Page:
Tuberculosis is the world’s leading infectious disease and it accounts for one in three deaths from HIV/AIDS, according to the World Health Organization’s 2018 report on TB. This is why on World AIDS Day, Dec. 1, the Forum of International Respiratory Societies (FIRS), of which the American Thoracic Society is a founding member, is calling on governments, health advocates and non-government organizations to strengthen their response to AIDS and TB.
AIDS and TB are a deadly combination. In the developing world, TB is often the first sign a person has HIV. Together, the diseases are far worse than they are alone.”
Polly Parsons, MD, American Thoracic Society President
The American Thoracic Society began in 1905 as the National Association for the Study and Prevention of Tuberculosis. Today, the ATS and the other founding members of FIRS, which represents the world’s leading respiratory societies, are working together to improve lung health globally.
Shortly after AIDS emerged, it fueled a global resurgence of TB that continues in many low- and middle-income countries. According to the Centers for Disease Control and Prevention, HIV infection is the strongest risk factor for progressing from latent to active TB.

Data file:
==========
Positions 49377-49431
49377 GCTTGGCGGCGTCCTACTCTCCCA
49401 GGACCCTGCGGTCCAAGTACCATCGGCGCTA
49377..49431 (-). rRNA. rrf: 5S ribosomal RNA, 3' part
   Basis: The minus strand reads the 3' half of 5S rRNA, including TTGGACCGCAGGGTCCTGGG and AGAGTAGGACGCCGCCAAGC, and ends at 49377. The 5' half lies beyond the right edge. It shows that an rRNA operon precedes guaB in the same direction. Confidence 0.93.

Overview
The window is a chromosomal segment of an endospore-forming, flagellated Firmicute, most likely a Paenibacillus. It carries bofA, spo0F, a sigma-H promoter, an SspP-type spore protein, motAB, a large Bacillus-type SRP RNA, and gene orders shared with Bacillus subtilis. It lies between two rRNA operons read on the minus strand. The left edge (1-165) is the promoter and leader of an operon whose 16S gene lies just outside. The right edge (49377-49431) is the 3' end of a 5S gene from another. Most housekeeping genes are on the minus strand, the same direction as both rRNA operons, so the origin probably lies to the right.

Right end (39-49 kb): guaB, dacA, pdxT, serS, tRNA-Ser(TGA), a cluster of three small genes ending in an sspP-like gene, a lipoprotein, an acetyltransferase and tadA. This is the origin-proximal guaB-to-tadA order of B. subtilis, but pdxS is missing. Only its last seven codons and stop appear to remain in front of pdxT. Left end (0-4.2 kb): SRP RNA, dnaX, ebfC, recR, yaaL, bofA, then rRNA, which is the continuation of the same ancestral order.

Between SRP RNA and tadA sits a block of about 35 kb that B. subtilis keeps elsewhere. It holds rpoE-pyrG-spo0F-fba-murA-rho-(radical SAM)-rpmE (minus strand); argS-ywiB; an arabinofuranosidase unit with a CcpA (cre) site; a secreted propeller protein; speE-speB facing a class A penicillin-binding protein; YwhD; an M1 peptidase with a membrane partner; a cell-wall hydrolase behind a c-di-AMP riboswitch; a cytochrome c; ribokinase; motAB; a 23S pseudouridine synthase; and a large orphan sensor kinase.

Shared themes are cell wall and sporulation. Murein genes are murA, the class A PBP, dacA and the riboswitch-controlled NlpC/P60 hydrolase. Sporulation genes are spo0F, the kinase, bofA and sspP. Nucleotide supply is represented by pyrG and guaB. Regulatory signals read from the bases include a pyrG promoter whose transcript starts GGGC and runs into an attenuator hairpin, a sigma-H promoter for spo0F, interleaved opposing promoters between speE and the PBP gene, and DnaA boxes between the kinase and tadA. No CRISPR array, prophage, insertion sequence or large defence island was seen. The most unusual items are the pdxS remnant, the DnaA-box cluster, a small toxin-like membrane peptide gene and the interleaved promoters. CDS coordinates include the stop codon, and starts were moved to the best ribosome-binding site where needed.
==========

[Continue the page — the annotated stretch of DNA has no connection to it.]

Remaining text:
WHO estimates that the risk of developing TB is 16-27 times greater in people who are infected with HIV than those who are not. Those infected with HIV are also at greater risk of dying from pneumocystis jiroveci pneumonia (PCP), the most common opportunistic infection of HIV, and from bacterial pneumonia and Kaposi sarcoma.
Since the beginning of the pandemic, AIDS has claimed 35 million lives and left 17 million children without one or both parents. Today nearly 40 million people are living with the disease. Of those, about 25 million live in Africa, according to the WHO.
Effective antiretroviral treatment of the disease has increased to approximately 59 percent of those infected with HIV, but the WHO’s recent report on the disease highlights that people living with the disease in countries in the Eastern Mediterranean and in South-East Asia are much less likely to receive antiretroviral therapies.
FIRS believes a global response to HIV/AIDS can be strengthened by:
- Increasing awareness of the continuing global threat of HIV-related disease and its link to TB and other respiratory diseases.
- Improving the health outcomes of people living with HIV through patient care and research into improved treatments and treatment strategies for both HIV and TB.
- Reducing the incidence and severity of HIV-related disease by strengthening mother-to-child transmission prevention programs and increasing the early use of antiretroviral therapy.
- Improving HIV education in at-risk communities to reduce the incidence of new HIV infections.
- Reducing HIV-related health disparities and inequities.
The world has made considerable progress in fighting both AIDS and TB through research, education and better treatments, and prevention strategies. But to meet the goal the United Nations set to end the AIDS epidemic by 2030, we will have to redouble our global efforts to stop both of these deadly diseases.”